A resume of the aims and actions of the Friends of Carrog Restoration group is as follows:
Carrog Station and its environs to be rebuilt as closely as possible to its mid fifties condition.
This period is chosen as it can more authentically accommodate the Railway’s mix of stock than an earlier period and yet avoid reflection of the decline of the later, 1960’s period. The chosen period also corresponds with a rich pool of photographic and written evidence and personal recollection from which authentic information can be garnered.
Where changes from the original plan are considered necessary to meet present day operational demands, additional construction to be accomplished as far as possible using the materials, designs and methods that the original company (the GWR and its successors) would have employed.
Old photo with original lamps used as info source for replica lamp design and positioning.
Early 1960's picture, one of several used as reference in the station reconstruction. Such photographic records were almost the only sources of information available on which to base reconstruction of the signal box, platform 2 waiting room and canopy, toilet block, tin sheds, lamps, token apparatus, signals and platform fixtures etc. Correct detailing of brick buildings was determined in many cases by examining original photographic prints through a lens.
The restored station as visualized by Sam Denley. 565kb size.
Read details of the various G.W.R painting schemes.
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Read the 1924 station report for stations between Ruabon and Corwen in PDF format. 5.88mb
Taken as a whole the policy is considered sufficiently flexible to readily accommodate the present and future needs of a preserved country station within the context of the overall Llangollen Railway.
Adherence to the FOC policy ensures that commitments to the supporting parties (grant providers, shareholders, the FOC membership, volunteer workers, Llangollen Railway etc) and to posterity are all honoured.
The plan was published in various journals such as LR’s Steam at Llangollen, Railway Magazines, the local press, group newsletters, notice boards etc., etc. and presented to the LR board in 1992.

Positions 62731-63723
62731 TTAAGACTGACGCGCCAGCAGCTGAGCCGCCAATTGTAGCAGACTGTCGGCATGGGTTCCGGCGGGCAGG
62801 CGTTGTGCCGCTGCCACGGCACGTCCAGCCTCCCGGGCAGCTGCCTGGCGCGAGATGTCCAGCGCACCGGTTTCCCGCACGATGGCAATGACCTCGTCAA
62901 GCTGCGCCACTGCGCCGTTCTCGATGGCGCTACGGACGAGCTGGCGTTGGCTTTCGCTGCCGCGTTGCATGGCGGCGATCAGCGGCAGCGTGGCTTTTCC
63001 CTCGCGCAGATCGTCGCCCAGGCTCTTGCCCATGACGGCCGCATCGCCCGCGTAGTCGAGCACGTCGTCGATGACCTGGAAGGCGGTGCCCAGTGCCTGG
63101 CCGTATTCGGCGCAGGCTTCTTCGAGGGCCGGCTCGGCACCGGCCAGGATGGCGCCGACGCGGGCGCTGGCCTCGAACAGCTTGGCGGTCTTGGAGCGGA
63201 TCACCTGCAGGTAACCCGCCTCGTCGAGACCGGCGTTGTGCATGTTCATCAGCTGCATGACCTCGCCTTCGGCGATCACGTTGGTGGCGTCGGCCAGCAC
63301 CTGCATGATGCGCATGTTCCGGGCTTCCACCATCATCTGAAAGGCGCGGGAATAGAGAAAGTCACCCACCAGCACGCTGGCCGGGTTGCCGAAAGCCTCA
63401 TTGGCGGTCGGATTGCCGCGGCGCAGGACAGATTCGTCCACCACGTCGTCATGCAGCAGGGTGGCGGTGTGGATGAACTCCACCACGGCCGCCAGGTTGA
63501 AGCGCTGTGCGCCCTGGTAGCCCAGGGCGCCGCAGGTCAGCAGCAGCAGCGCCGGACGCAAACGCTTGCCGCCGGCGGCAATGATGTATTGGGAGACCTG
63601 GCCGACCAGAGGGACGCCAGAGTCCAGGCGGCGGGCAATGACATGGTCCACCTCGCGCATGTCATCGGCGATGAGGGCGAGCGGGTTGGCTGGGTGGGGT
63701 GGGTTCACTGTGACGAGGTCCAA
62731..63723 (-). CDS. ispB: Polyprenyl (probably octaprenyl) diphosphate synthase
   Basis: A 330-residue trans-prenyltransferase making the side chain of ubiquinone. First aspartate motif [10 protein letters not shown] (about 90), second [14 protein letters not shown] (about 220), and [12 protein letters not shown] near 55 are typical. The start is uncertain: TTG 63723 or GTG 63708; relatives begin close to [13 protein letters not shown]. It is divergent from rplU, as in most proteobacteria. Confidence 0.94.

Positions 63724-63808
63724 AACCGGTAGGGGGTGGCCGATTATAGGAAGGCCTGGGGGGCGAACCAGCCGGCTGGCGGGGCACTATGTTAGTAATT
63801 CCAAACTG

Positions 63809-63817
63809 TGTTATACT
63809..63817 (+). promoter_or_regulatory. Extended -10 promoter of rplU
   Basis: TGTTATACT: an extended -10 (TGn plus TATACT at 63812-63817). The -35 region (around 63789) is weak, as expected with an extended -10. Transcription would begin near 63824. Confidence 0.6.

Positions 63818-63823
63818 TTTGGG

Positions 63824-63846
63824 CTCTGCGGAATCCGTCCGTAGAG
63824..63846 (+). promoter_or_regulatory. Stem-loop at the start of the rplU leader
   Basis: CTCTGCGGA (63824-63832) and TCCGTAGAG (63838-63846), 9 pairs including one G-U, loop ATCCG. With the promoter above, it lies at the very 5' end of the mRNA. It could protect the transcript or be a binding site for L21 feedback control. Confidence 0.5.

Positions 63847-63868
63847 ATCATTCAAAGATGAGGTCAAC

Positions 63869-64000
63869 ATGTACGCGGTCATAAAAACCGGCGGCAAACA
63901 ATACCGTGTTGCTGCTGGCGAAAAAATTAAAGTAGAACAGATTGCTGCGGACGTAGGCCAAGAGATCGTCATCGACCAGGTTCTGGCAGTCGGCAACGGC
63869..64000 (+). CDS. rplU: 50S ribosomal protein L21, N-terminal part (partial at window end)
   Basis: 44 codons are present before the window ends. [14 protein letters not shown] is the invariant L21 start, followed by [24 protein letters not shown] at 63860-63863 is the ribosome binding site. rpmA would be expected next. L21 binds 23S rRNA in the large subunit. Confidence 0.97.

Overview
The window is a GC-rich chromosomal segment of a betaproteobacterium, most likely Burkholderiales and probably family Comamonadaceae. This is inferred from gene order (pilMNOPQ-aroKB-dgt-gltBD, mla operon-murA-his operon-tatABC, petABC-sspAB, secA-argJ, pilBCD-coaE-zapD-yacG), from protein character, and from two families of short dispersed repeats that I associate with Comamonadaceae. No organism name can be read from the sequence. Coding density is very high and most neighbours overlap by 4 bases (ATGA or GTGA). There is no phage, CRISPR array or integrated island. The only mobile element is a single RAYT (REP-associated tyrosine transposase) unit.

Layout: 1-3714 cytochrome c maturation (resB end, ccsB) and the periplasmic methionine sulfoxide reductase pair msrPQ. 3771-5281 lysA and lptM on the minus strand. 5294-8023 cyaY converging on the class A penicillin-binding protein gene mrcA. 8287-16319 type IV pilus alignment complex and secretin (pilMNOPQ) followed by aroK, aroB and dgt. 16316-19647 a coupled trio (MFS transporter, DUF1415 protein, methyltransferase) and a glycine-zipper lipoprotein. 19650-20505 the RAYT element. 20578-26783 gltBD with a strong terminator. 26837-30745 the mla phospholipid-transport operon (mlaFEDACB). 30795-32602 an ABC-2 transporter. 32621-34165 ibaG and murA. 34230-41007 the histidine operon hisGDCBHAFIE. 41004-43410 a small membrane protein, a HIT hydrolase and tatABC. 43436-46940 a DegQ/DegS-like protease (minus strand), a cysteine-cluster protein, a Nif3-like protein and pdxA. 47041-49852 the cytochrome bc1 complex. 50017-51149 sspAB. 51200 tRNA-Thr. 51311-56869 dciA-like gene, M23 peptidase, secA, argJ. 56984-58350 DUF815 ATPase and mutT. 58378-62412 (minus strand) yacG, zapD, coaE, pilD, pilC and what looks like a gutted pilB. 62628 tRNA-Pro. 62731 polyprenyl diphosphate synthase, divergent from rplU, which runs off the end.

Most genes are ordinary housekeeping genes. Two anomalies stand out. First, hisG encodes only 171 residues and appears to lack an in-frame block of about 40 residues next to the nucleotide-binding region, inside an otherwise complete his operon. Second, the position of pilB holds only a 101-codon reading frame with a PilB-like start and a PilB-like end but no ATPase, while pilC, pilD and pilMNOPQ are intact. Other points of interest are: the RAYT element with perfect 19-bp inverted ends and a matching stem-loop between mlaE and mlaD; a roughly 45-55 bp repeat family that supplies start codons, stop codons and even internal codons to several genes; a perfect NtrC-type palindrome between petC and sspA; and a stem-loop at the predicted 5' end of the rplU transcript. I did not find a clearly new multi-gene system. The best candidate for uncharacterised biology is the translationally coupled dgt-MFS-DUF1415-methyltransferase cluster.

On this basis the FOC group comprising around 62 members was mandated by LR to carry out the station restoration including building of wood post signals and the station maintenance thereafter.
Per the 1996 planning permission and Llangollen Railway’s forward plan for Corwen (see Corwen Station plan 1996 in the Corwen Extension section) the design for Carrog Station was driven by the intention to open Corwen Station as the Railway’s western terminus Station in 2000. This was a deciding factor in the restored Carrog Station Layout which was to be primarily that of an intermediate station. Additional items were added only where necessary for operational reasons.
The list of main items required for the Station re-opening:
Track re-instated basically to the original ex - GWR plan.
Surviving station buildings on the station house freehold restored/converted back for Railway use.
Signal Box (1) - rebuilt on original footings. Materials from donor building Houghton Halt. Signal box (2) - Ex Weston Rhyn box retained as a workshop and conserved until required for Corwen. (2000).
Platform 2 waiting room and urinal - rebuilt on original footings. Materials from donor buildings Weston Sub-Edge, Corwen and Trefor station sites. To be fitted out as a Museum of the Ruabon to Barmouth line as time permits and artefacts become available.
Tin Sheds (2). Rebuilt on Platform 1 but re-positioned slightly to respect the present day property boundaries. Materials from Lewis Yates and Bala Lake Railway.
Toilet block. New building west of existing station. Materials from donor buildings Weston Sub-Edge and Corwen East signal box.
Station signs and lamps were recycled from other sites or remanufactured as original.
Six sets of wood post signals and token apparatus were constructed and installed.
Upper brick courses of platforms and coping edge slabs rebuilt to line and level. Drainage installed.
Public entrances and accesses reinstated through Station House freehold to platform. Fences within the freehold boundary that would have subdivided restored platform and blocked the public accesses were removed.
New electrical, water and drainage installations/connections were generally buried or otherwise concealed to fit in with the period of the restoration (when there were few above ground cables or services).
Car park area created and stone surfaced, fenced and with tarmac surfaced entrance road and paths.
Boundary walls and fences were renewed or restored as required.
Where the above related to the Private Properties and grounds (ie not covered by the Light Railway Order) local authority planning and building regs approval was secured by the Station House owner before work could start.
The Friends of Carrog Group qualified for a number of grants due to the heritage value of its restoration approach and also administered a Railway shares sales scheme which boosted input from benefactor parties and individuals.
The concept of a ‘frozen moment of history’ has resulted in a unique collection of period features and atmosphere. This has attracted much favourable commentary from visitors and media (both lay and enthusiast), repeat business to Carrog Station, major benefits to the Railway and regeneration of the Dee Valley.
Friends of Carrog 1992 Business Plan.
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